yeah, since there is zero outrage about the Turkish built Toyotas, Chinese built Volvos or the Indian built Fords, It would be hypocritical to only target the Envision just for country of origin unless they are trying to bypass the rules.

  • avatar
    threeer

    Sorry…you decided to build it in China, now live with it. Maybe if it had been assembled in Lordstown or Orion TWP, you wouldn’t have to worry about it.

  • avatar
    tomLU86

    For a country that prides itself on abolishing slavery, it’s fascinating to observe how, in the space of less than one generation, it has enriched it’s future adversary by letting products (albeit good ones) manufactured by enlightened slave-owners (the Communist Chinese Govt) flood into this country, displacing even more jobs, and filling the coffers of China with US dollars, which the Chinese have used to build their economy up, with the goal of one day NOT needing the US or anyone, and reasserting their rightful place in the world.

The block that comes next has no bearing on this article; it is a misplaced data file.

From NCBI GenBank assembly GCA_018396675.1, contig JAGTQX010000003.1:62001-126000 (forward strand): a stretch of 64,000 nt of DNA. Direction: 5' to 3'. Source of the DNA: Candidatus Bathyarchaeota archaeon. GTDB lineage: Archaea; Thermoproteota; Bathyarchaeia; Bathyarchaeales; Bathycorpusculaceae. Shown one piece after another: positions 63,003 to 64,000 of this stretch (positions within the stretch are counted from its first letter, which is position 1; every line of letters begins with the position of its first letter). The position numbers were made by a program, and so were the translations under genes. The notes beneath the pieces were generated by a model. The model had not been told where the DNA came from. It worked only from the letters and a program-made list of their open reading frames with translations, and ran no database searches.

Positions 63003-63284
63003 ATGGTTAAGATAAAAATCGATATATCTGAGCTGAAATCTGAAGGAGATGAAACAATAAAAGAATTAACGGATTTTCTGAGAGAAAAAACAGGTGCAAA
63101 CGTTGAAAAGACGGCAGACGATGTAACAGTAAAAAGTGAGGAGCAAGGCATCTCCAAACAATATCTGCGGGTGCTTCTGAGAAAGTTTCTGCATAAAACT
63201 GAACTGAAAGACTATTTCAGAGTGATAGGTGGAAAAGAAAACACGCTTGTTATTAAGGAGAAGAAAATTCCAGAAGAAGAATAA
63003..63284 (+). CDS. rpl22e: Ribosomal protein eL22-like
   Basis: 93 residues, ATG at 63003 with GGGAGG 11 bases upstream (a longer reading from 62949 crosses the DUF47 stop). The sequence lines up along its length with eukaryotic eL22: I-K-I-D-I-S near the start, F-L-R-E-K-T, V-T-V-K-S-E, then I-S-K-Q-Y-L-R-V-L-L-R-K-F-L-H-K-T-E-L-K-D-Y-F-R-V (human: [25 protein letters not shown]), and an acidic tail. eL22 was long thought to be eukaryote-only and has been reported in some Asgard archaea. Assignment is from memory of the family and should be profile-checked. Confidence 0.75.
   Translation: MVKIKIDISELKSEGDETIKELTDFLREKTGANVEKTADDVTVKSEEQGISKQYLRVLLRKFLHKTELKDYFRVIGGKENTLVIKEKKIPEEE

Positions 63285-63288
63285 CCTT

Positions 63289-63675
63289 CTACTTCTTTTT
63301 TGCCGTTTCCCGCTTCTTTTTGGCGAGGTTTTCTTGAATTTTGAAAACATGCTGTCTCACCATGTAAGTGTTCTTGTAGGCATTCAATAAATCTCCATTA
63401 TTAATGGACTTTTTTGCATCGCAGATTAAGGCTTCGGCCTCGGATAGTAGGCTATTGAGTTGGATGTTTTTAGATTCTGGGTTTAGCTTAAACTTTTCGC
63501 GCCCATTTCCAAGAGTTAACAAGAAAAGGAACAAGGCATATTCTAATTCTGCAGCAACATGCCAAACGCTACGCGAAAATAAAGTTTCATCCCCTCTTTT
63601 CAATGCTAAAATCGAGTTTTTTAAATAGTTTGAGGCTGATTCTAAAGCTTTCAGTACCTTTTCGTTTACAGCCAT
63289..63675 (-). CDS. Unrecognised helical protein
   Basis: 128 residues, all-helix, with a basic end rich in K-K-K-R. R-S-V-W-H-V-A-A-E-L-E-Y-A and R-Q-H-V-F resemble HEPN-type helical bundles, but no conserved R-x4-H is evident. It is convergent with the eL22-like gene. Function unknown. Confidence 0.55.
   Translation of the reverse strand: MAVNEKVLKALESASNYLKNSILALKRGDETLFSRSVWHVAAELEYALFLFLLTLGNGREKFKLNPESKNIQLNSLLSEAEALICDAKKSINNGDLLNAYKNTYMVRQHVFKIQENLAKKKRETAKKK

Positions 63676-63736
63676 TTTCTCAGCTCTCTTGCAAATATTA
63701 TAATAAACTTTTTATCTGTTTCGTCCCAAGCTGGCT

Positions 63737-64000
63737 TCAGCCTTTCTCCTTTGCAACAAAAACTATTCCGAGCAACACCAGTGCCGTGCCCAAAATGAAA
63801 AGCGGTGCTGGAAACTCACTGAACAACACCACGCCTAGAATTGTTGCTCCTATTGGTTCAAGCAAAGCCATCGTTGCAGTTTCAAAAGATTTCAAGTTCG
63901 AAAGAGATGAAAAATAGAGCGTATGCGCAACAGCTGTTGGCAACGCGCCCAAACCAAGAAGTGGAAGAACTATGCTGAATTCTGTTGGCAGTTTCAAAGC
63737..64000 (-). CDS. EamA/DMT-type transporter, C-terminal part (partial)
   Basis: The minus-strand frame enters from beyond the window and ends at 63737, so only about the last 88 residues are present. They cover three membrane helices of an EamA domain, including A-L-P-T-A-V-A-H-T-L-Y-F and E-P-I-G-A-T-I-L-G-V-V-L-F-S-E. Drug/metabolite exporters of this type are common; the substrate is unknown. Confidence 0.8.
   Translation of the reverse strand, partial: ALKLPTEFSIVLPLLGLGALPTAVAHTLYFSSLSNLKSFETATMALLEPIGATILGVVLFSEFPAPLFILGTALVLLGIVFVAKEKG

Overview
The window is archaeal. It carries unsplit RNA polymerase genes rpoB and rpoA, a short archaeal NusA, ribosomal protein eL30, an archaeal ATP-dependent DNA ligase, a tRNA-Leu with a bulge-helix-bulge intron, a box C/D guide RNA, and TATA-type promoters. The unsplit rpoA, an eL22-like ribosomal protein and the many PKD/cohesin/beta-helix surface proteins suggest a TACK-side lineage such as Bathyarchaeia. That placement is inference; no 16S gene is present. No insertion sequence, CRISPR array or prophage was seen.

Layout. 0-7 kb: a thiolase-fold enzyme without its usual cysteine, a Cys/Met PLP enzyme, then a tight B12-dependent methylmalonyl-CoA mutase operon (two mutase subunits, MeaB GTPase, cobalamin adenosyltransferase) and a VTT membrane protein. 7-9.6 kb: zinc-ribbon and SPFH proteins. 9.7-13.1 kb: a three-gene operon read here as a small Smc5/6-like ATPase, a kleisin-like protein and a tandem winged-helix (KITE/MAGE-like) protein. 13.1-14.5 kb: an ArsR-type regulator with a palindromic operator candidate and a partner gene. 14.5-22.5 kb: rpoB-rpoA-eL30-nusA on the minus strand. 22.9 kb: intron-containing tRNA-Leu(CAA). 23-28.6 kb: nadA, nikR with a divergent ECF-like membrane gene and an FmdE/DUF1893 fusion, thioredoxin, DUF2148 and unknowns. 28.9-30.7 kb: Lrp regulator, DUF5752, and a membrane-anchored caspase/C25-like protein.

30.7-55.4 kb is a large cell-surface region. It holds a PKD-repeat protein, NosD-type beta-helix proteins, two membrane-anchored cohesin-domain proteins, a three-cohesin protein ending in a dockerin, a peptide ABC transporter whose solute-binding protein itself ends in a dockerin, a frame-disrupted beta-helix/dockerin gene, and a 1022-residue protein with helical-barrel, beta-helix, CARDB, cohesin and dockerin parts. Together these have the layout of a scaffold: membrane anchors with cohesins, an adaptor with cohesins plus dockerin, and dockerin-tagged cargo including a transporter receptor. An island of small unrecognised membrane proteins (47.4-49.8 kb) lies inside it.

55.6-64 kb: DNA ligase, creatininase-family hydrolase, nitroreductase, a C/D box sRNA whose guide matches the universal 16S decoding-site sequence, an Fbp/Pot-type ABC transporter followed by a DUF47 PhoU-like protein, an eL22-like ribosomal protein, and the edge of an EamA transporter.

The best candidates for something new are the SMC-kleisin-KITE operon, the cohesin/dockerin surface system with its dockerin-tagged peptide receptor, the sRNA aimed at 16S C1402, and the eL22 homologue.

On this one, the President has the right idea. Will it be painful? Yes, for consumers. But when you lose your job, you’re not consuming much, are you?

    If the patient (the USA) is very sick, radical surgery may be necessary.

    We live beyond our means. Budget deficits. Trade deficits (we need more stuff than we can make, apparently).

    Of course, the surgery could be fatal. But without it, will the illness (in this case, unfair trade with most everyone) might be fatal too.

    Interesting times we live in. And this magical little device lets us weigh in–thank you truthaboutcars.com :)

    • 0 avatar
      Lie2me

      Well said

    • 0 avatar
      dwford